Trump Kicks Off Program of Deporting Dangerous Lawbreakers - By Tearing Arizona Mom From Family

Trump’s program of increased deportation of immigrants cranked up on Wednesday when an Arizona woman was taken away in front of her crying children and put in a van for Mexico after more than two decades of living peacefully in the United States.


An ICE spokeswoman confirmed Wednesday evening that Garcia had been detained. It's the first public sign in Arizona of President Donald Trump's executive order expanding his priorities for deportation.

Guadalupe Garcia de Rayos is a convicted felon, but her felony was being caught in a workplace raid more than a decade ago and being charged with “working in the country illegally” — not exactly what most people had in mind when Trump said he would first go after “criminal” immigrants.

“What we are going to do is get the people that are criminal and have criminal records, gang members, drug dealers, where a lot of these people, probably 2 million, it could be even 3 million, we are getting them out of our country or we are going to incarcerate,” he said in the interview, to air on “60 Minutes” on CBS.

That’s what Donald Trump said. But that’s not the instructions that have been given to ICE. What’s happening in the world outside Donald Trump’s speeches is that good people voluntarily reporting their status, are being punished for their cooperation.

For four years, federal immigration authorities have given Guadalupe Garcia de Rayos a pass to remain in the U.S. rather than deport her back to Mexico.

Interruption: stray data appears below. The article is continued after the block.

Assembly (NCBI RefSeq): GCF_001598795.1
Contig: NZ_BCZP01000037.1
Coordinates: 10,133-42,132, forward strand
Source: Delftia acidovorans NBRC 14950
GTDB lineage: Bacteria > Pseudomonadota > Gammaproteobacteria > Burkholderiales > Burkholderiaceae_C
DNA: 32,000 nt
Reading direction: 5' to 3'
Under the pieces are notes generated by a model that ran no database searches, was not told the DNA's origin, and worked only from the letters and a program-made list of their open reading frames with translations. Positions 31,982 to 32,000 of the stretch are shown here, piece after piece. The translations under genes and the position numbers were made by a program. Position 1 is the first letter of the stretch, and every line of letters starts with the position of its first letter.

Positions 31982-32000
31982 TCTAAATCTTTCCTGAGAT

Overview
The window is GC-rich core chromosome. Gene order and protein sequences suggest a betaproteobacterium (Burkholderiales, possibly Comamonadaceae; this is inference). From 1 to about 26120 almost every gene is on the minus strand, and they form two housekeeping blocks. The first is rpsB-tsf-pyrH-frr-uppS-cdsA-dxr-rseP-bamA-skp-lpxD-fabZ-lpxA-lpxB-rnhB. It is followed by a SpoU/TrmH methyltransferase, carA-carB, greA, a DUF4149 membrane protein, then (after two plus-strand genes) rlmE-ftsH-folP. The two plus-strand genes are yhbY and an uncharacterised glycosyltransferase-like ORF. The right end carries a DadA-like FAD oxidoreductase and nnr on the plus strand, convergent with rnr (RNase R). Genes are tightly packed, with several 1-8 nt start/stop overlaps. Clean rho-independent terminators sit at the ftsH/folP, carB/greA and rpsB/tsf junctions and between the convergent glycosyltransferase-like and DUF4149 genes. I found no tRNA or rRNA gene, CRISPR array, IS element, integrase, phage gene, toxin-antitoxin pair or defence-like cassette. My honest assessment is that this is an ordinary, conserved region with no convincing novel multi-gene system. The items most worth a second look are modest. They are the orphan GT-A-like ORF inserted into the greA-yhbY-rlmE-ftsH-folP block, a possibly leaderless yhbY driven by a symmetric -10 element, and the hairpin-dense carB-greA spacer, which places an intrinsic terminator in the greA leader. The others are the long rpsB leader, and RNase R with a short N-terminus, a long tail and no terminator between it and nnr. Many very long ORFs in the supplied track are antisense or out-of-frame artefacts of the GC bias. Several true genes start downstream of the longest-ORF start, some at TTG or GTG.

That changed Wednesday, when Garcia de Rayos went to check in as usual at the central Phoenix offices of Immigration and Customs Enforcement. Instead of being released, she was taken into custody, while her husband, two children — both U.S.-born citizens — and a group of supporters watched in tears.

Guadalupe Garcia de Rayos was brought to the United States when she was only 14, and has lived in Arizona for 22 years. She was married there, worked there, and raised a family there. Her own 14-year-old daughter was there on Wednesday to see her mother taken away.

At the ICE facility in Phoenix, protesters gathered and formed a ring in an attempt to block a convoy of vans. With Garcia de Rayos’ family still present, police arrested protesters who refused to move, and around midnight, the vans rolled out. It’s likely that by Thursday morning, Garcia de Rayos had completed processing and was in Mexico — away from home and family.

While many have cited President Obama’s high rate of deportations, the Obama administration worked to do exactly what Trump said he would do.

Trump's order is a major departure from former President Barack Obama's deportation priorities, which focused primarily on deporting undocumented immigrants convicted of serious crimes and allowing those with long ties to the U.S. and no significant criminal background to remain in the U.S.

What Trump’s executive order has done is to is put in place rules that punish everyone but criminals.

"It has 100 percent to do with the executive order," said Ray Ybarra-Maldonado, a Phoenix immigration lawyer who is representing Garcia de Rayos. "Her case is no different than the last time she checked in. The facts are 100 percent the same. The only difference is the priorities for removal have now changed."

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